Frédéric Bruly Bouabré was born in 1923 in Zéprégühé, Ivory Coast. He passed away at the age of 91 in 2014 in Abidjan, Ivory Coast. Bouabré was among the first Ivorians to be educated by the French colonial government. In 1948 he had a vision, which directly influenced much of his later work. He created hundreds of small drawings with a ballpoint pen and colored pencils while working as a clerk in various government offices, and these drawings as a whole comprise a project titled World Knowledge—an encyclopedia of universal knowledge and experience. Bouabré also created a 448-letter, universal Bété syllabary, which he used to transcribe the oral tradition of his people, the Bétés. This visual language is recorded through a set of approximately 1,000 small cards, each bearing monosyllabic pictograms, symbolic imagery, and text, with Bouabré’s commentary on life and history. His work was featured in the 1989 exhibition Magiciens de la Terre at the Centre Georges Pompidou and the Grande Halle at the Parc de la Villette in Paris. His work was recently featured in the Ivory Coast Pavilion at the 55th Venice Biennale (2013).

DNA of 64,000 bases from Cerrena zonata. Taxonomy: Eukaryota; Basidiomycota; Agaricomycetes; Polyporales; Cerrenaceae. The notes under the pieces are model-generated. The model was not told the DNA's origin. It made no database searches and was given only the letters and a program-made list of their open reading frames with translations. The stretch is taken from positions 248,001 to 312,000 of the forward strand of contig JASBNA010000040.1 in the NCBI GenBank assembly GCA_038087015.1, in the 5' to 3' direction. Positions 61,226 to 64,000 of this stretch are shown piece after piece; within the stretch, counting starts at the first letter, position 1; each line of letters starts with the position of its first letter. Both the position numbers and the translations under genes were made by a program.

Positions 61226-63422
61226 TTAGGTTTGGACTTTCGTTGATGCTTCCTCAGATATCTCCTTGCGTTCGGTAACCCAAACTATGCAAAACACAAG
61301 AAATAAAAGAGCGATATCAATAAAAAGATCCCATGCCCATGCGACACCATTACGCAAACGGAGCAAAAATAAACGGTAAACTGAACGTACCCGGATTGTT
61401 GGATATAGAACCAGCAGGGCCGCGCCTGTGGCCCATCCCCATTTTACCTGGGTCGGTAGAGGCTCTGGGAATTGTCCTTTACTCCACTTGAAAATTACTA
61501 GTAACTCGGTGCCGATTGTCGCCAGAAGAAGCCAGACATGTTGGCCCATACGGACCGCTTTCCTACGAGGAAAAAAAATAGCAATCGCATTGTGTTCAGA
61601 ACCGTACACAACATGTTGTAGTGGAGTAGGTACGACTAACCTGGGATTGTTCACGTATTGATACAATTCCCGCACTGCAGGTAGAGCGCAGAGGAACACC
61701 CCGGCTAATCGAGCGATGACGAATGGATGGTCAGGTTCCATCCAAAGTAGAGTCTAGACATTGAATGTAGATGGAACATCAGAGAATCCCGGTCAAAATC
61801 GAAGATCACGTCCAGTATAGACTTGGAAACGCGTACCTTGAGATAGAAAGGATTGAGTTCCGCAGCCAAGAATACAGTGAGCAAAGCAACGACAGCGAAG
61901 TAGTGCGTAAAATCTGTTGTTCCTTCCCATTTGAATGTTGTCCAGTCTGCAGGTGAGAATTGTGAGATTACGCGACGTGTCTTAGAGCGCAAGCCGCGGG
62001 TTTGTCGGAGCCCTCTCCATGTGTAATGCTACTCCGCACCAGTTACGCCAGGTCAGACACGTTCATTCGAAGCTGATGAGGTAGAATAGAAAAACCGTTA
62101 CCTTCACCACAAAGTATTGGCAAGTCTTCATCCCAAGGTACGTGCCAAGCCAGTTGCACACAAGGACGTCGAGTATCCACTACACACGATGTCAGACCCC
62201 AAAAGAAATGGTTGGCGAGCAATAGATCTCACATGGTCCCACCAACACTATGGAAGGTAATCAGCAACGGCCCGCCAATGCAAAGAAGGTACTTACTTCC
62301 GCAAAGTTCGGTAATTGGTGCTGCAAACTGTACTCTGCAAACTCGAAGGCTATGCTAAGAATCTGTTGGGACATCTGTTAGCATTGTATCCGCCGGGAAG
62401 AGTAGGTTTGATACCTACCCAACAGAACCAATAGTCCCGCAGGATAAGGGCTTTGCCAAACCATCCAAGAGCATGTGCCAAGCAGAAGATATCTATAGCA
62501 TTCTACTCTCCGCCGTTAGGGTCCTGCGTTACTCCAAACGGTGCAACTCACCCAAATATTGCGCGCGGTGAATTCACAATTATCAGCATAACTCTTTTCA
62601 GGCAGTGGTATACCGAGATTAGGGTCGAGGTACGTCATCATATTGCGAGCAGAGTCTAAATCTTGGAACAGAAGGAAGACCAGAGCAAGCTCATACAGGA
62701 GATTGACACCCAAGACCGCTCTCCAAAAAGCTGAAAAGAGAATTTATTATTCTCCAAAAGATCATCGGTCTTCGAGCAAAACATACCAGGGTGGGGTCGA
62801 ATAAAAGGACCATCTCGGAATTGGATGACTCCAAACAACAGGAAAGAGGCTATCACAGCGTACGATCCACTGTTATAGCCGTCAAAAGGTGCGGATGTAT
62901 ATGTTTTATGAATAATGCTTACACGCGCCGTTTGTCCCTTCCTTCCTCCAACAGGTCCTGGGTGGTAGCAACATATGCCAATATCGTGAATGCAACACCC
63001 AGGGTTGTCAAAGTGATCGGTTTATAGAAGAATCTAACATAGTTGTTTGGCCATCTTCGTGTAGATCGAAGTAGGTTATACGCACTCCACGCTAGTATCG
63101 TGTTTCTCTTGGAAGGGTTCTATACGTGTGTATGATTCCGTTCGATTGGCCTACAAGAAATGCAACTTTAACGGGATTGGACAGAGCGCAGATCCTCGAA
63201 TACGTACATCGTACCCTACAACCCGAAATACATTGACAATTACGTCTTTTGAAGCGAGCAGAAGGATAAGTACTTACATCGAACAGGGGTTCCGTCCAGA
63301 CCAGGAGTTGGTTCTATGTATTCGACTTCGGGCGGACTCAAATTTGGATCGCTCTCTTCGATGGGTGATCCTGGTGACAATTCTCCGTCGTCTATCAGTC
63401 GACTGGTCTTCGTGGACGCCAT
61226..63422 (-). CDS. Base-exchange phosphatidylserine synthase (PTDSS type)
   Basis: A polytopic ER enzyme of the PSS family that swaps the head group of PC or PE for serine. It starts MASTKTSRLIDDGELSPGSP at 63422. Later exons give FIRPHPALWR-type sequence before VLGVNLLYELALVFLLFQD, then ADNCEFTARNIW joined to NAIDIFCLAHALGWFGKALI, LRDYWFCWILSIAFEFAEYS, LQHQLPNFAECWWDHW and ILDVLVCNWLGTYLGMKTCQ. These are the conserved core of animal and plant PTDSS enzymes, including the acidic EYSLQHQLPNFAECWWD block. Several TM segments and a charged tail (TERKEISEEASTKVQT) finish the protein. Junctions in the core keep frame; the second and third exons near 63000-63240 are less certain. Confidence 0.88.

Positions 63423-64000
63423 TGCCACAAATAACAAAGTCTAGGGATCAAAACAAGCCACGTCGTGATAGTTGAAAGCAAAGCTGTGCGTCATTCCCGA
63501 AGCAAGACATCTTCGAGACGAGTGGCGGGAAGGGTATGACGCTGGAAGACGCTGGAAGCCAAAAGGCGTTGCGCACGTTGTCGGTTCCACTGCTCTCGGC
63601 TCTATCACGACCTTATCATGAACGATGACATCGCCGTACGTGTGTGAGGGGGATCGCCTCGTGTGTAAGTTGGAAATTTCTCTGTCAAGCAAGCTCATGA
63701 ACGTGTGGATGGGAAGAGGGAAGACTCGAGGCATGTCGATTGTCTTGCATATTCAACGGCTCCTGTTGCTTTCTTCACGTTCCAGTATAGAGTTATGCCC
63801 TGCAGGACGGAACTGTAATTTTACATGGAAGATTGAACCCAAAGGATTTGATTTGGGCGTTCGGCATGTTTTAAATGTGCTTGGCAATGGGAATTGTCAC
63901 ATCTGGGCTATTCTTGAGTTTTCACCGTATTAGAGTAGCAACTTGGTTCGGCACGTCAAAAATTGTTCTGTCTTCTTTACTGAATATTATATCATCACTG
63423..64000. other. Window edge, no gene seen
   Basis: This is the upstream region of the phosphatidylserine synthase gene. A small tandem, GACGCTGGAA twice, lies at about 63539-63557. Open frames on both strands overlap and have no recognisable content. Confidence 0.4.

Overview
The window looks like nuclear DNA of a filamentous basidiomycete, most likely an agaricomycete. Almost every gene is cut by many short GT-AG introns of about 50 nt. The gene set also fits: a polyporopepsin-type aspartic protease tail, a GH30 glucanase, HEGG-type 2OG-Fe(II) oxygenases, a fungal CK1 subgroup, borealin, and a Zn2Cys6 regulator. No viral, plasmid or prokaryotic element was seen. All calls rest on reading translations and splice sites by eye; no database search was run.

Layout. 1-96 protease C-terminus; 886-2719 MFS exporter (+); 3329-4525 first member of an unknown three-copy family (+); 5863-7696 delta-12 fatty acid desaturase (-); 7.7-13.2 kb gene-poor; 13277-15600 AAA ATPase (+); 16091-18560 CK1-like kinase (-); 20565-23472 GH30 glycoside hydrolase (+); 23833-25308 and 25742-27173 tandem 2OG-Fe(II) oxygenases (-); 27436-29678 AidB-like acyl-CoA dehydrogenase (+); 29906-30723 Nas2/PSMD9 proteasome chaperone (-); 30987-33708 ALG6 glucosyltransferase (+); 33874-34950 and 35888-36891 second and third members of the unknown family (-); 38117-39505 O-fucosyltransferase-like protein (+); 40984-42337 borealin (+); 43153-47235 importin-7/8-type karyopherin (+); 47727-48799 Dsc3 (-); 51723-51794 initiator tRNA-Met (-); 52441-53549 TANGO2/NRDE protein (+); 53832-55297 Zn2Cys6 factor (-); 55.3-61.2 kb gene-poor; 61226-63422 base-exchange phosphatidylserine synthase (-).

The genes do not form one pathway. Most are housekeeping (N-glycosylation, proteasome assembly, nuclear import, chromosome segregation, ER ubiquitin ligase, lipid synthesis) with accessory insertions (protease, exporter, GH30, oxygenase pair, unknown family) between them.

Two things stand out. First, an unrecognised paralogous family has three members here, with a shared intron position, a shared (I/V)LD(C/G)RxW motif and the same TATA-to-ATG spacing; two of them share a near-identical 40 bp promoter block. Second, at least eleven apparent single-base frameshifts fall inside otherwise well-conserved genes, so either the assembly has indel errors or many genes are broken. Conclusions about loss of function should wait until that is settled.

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Frédéric Bruly Bouabré
“Untitled (belle tenue vestimentaire – femme Africaine en robe Europèenne),” 2009
Colored pencil and ink on cardstock
9 x 6.25″ [HxW] (22.86 x 15.88 cm)